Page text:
Biographies

Father John J. Considine, MM

Born: October 9, 1897
Ordained: May 26, 1923
Died: May 4, 1982

Our beloved Father John J. Considine died at St. Teresa’s on May 4, 1982. He was lovingly assisted by the staff there to the very end. Father Thomas Wilcox had been with him just five minutes before he peacefully died. For the last few years Father Considine had gallantly fought failing health. Even in these years of great suffering, he never lost his gentle and gracious manner.

In Maryknoll’s history it is hard to think of a Maryknoller more respected and looked to for missionary vision than Father John. From his earliest years in the Society he showed outstanding leadership in bringing mission – and new approaches to mission – to greater prominence within the Society and to the Church at large. In the first General Chapter which was held in 1929, Father James Anthony Walsh, Founder of Maryknoll, paid a unique tribute to Father Considine when he said: “We owe to Father Considine more than we will admit or than most of us realize….(his) tradition of good will, intelligent activities…gentle tact.”

Father John Considine was born the oldest of seven children to Alice Murphy and John W. Considine, on October 9, 1897 in New Bedford, Mass. He attended grammar school and Holy Family High School there. During his school days he spent much of his free time working in the family drug store. Early in his high school years he was attracted to a career in journalism. But, in his third year of high school, after reading the Boston Pilot and the Field Afar, a vocation to the missionary priesthood became more important to him. He entered the Venard in 1915 and came to the Knoll in 1917 to finish his studies. He was ordained May 26, 1923 and a year later received his LST from C.U. in Washington, D.C.

It was soon after his ordination that he was responsible for Maryknoll’s participation in a Vatican Mission Exhibit held in Rome. It was through his experience that many in and out of the Society began to appreciate what a creative and resourceful mission animator John Considine was and would become. He was later assigned to Rome as Procurator General. It was during that time that the Congregation for the Propagation of the Faith sensed there was a great lack of news in Europe and America concerning the works in the missions. Propaganda decided that a News Service was needed to respond to this need. Fr. Considine was asked to found and direct the Fides News Service, which he did from 1927 to 1934. The Fides News Service developed and published editions in five languages. These years gave Father John many opportunities to have very extensive contact with the best missiologists of the day. He was always filled with enthusiasm to share his vision, but was also receptive to learn from the missioners and missiologists with whom he associated.

In 1934 Father Considine was named to the General Council and Director of Promotion which today would be the equivalent of our Development and Social Communications Departments. In 1936 he was elected to the General Council and later during the term of Bishop James E. Walsh as Superior General he became Vicar General at the death of Father James Drought. After the 1946 General Chapter he served for many years as Editor of the Maryknoll Publications.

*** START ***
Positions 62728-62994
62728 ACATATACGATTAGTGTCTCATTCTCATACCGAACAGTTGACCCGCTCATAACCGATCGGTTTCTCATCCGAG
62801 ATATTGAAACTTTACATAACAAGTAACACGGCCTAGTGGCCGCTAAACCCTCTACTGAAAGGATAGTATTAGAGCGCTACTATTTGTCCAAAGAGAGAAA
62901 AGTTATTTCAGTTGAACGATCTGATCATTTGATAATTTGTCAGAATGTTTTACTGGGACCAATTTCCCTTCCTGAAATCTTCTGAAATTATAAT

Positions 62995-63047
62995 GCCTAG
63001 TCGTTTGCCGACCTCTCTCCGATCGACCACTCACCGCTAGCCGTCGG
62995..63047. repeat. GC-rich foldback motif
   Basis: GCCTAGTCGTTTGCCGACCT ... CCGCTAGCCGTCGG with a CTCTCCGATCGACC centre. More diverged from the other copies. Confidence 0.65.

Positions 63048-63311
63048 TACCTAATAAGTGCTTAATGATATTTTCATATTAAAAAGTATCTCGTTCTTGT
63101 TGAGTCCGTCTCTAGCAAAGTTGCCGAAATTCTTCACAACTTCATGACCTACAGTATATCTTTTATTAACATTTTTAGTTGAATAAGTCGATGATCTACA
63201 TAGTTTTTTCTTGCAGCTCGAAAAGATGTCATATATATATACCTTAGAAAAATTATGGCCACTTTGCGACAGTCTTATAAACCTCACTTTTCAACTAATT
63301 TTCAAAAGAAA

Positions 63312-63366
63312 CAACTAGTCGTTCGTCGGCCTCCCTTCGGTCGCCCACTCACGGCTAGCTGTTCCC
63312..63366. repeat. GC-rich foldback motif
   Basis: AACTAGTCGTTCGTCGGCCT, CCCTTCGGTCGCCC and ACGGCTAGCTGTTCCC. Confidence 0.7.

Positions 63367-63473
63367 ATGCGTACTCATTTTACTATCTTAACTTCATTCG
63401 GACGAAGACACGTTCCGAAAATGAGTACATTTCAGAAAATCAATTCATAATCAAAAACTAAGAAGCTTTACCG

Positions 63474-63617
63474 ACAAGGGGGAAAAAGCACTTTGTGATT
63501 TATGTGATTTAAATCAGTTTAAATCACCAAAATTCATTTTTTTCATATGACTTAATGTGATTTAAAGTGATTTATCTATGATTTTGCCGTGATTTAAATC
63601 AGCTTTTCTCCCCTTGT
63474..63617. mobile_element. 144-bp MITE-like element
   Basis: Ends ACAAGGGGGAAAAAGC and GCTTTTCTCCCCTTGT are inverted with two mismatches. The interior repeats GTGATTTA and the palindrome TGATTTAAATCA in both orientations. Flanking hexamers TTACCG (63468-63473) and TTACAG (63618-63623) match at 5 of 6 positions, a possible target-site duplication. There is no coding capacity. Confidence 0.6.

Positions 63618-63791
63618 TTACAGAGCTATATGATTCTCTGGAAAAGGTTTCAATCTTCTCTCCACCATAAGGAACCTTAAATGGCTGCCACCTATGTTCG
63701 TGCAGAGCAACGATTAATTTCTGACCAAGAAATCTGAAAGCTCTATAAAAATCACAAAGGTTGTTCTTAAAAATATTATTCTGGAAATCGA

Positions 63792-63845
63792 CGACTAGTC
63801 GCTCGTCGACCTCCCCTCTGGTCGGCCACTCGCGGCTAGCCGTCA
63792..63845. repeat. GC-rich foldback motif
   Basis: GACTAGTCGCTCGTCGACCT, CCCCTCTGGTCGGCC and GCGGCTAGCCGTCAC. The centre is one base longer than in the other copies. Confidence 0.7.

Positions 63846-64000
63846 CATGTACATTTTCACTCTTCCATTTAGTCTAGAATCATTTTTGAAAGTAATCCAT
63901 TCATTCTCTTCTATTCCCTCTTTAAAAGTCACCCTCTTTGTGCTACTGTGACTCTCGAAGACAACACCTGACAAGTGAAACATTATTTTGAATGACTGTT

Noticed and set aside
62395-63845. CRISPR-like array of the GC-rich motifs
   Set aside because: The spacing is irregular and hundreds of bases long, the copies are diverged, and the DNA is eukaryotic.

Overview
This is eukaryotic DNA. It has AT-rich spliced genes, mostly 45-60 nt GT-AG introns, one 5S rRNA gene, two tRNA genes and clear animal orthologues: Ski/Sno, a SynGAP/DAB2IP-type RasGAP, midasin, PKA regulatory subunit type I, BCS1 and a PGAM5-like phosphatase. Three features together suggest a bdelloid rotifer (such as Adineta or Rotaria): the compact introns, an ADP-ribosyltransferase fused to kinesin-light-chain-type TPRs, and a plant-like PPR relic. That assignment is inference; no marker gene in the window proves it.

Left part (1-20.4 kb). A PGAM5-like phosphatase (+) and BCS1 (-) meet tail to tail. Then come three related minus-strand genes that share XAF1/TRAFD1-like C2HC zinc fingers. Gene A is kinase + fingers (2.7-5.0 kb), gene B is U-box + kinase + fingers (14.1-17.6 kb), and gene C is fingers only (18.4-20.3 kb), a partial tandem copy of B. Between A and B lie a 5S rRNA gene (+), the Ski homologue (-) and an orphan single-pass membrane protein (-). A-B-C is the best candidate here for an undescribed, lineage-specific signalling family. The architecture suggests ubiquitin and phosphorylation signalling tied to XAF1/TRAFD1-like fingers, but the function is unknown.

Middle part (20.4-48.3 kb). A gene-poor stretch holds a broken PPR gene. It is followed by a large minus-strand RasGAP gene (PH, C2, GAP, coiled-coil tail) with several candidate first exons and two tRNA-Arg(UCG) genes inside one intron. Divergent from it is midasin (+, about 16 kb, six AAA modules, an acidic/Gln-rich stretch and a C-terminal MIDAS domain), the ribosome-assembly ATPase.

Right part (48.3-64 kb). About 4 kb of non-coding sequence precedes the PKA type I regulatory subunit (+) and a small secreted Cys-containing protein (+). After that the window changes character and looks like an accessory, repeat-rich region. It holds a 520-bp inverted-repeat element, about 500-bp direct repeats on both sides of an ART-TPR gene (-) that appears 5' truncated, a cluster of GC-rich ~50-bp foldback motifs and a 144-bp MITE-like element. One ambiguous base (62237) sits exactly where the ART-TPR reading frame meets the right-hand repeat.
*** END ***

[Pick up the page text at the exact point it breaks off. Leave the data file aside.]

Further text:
As we look back on Father’s career, we can see that his desire to be a journalist was very much a part of God’s plan for him. His whole career was filled with writing – always on the theme of mission and the new, creative ways that the Church might respond to mission. Besides the innumerable articles Father wrote he also authored 13 books, among them: Across a World, World Call for Forty Thousand, and The Missionary’s Role in Socio-Economic Betterment.

In 1960 Maryknoll was asked by the National Catholic Welfare Conference in Washington, D.C. to set up and direct the Latin American Bureau. This was successfully accomplished under the direction of Father John. It was also at that time that he was asked by the Holy See to be consultant to the Congregation for the Propagation of the Faith.

In 1968 John was asked by the Society to join the Mission Department – a new development that gave him particular joy. At the same time he was asked by the Faculty at Glen Ellyn to share part of his time with them to set up an Institute for Mission Studies at the College. This was not a new endeavor for John in Maryknoll, since over the years he had often given courses on Missiology to the Maryknoll students.

During the 1960’s, when so many things were happening and changing in the Church and the mission world, Father Considine grew more and more hopeful about mission and its contribution to the future. In 1968 he wrote to one of his fellow Maryknollers: “…most surely something very beautiful lies ahead for all the Church, including Maryknoll – a day of healthy, vigorous choices by men with new strength through freedom who will work selflessly and uncalculatingly for others. I feel sure that this is a wonderful time in which to live.”

In 1976,during his 78th year, Father Considine asked to be relieved of his duties in the Mission Department. His last words in that short letter were: “I have loved the work.” There are so many things that obviously we could say about this Maryknoller who has given all of us such an example, but he himself summed it up best in those words…”I have loved the work.”

The wake for Father Considine took place on Thursday evening May 6th and was conducted by Father Robert Sheridan. Msgr. Arthur G. Considine, Father John’s brother, was Principal Celebrant at the funeral Mass on May 7 and the Homily was given by Father Francis Winslow. Father James Noonan conducted services at the graveside in the Maryknoll Cemetery.

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